The statement was filed the day before Trump’s Senate trial on “incitement of insurrection” on behalf of Seattle bodybuilder Ethan Nordean, the self-described “sergeant at arms” of the violent gang.
Another court filing Monday in a separate case on behalf of alleged insurrectionist Patrick McCaughey of Connecticut described Trump as a “de facto unindicted co-conspirator” in the Capitol riots that claimed five lives.
The FBI has accused Nordean — also known as Rufio Panman — of allegedly plotting with other Proud Boys to storm the Capitol.
Nordean has been charged with attempting to obstruct Congress’s certification of Joe Biden’s electoral college victory, which is punishable by up to 20 years in prison. He was also charged with aiding and abetting, knowingly entering or remaining in a restricted building or grounds, and violent entry and disorderly conduct on Capitol grounds.
“Mr. Nordean’s beliefs, as set out in the Complaint and the memorandum, were not unique,” Nordean’s public defender, Corey Endo, stated in the pretrial filing in U.S. District Court in Seattle seeking his release.
“Thousands of people descended on Washington, D.C., on January 6 to protest the result of the 2020 presidential election. Egged on by Donald Trump, other politicians, his legal advocates, and the news media these people believed the election had been stolen,” the defense added. “Hundreds, if not thousands, of people entered the Capitol building as Mr. Nordean is alleged to have done.”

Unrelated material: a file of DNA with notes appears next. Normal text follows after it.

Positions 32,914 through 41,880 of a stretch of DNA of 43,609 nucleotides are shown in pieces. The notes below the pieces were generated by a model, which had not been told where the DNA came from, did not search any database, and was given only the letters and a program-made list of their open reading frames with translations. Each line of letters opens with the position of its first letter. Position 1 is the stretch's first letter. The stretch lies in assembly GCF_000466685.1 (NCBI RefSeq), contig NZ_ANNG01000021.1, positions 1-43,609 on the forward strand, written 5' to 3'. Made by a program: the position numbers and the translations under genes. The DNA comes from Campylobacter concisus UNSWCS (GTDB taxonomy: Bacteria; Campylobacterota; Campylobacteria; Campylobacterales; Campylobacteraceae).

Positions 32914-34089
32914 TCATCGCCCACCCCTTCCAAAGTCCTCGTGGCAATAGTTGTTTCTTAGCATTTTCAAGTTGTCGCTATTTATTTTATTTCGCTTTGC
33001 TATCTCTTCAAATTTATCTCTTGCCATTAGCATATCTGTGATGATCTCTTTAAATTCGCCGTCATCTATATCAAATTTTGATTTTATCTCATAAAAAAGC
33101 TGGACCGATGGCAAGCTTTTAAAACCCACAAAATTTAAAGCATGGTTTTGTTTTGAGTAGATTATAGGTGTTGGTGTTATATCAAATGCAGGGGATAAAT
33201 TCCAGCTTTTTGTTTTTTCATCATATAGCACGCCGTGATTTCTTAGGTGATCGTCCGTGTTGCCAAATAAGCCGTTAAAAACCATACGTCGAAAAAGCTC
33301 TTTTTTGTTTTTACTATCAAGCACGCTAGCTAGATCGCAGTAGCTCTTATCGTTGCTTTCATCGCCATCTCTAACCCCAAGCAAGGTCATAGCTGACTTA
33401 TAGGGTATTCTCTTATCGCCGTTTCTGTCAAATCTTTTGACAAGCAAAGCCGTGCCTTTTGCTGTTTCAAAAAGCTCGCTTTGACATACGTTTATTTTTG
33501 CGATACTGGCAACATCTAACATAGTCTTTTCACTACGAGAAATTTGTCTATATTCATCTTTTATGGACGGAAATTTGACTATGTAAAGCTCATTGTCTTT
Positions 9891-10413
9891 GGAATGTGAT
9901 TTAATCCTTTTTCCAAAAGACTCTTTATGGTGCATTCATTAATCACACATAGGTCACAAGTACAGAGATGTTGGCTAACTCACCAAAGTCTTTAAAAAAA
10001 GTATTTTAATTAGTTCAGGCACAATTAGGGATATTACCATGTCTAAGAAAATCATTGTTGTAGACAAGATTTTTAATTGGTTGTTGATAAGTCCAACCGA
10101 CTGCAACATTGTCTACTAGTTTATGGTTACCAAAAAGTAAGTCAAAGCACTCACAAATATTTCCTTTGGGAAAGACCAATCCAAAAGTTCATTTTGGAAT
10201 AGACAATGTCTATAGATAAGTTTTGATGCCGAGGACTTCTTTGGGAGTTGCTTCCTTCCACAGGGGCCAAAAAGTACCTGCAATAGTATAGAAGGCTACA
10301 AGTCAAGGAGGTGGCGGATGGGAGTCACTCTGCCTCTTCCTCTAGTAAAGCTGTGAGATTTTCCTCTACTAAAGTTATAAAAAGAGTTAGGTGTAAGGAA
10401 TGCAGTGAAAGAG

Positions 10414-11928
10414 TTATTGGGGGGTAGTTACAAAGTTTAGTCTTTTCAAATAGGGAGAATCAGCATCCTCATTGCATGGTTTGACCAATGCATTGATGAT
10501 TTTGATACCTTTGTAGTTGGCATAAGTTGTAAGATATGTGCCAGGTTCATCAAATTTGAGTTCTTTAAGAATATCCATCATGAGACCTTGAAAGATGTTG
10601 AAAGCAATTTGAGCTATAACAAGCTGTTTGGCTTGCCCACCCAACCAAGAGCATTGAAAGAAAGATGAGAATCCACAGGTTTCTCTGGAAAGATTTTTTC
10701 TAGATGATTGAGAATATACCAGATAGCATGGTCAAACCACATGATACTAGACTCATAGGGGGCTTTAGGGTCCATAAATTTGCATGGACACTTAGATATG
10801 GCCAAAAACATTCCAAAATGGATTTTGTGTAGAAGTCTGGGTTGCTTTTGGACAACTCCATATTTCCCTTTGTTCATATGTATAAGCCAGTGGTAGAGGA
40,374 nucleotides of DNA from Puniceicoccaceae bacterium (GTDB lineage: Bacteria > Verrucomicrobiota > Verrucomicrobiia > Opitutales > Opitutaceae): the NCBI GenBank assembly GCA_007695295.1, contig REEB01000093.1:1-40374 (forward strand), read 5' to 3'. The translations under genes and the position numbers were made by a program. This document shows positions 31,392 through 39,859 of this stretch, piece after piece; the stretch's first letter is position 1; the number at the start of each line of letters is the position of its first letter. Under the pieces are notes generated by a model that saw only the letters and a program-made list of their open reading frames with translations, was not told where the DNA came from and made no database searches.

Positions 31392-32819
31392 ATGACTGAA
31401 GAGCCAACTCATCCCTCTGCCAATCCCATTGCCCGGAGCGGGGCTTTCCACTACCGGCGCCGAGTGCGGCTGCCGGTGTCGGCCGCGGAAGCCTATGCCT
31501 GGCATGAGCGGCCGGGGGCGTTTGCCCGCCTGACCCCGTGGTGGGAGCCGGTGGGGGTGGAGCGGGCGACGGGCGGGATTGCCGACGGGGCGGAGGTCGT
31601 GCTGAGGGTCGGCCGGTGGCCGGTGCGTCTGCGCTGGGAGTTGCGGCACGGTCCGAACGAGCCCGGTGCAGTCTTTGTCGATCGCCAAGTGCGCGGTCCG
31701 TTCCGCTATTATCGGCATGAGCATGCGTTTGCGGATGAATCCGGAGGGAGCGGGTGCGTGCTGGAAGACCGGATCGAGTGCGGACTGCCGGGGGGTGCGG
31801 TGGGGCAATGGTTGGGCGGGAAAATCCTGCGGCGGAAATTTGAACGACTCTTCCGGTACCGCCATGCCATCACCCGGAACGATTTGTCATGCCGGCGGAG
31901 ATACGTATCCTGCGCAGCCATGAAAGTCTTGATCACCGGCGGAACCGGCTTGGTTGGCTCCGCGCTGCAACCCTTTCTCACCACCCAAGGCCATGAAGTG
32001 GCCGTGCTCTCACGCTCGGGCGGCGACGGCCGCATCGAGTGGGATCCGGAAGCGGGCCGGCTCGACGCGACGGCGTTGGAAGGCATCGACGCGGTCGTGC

Assistant U.S. Attorney Jehiel Baer had pointed out Friday that in the days before the riot, Nordean boasted on social media: “Let them remember the day they decided to make war with us,” adding: “Fight we will.”
“There is no reason to believe that Defendant, or any of his Proud Boy associates, are any more interested in ‘complacency,’ or any less interested in fomenting rebellion,” Baer argued in a court memo.
Nordean was videotaped with his hand on the shoulder of longtime Trump confidant Roger Stone during an inflammatory “Stop the Steal” rally in Washington in December. Also on stage was Proud Boys head Enrique Tarrio.
“Never give up, never quit, never surrender and fight for America!” Stone told the crowd then.
In a keynote speech in Freedom Plaza the night before the storming of the Capitol, Stone called the battle against American voters’ choice for president an “epic struggle for the future of this country ... between the godly and the godless.”
Stone was able to be out on the street revving up protesters because Trump granted clemency to Stone and eventually pardoned him last year after he was convicted of seven felonies, including lying in congressional testimony and witness tampering in the investigation into the Trump campaign’s possible collusion with Russia in the 2016 election.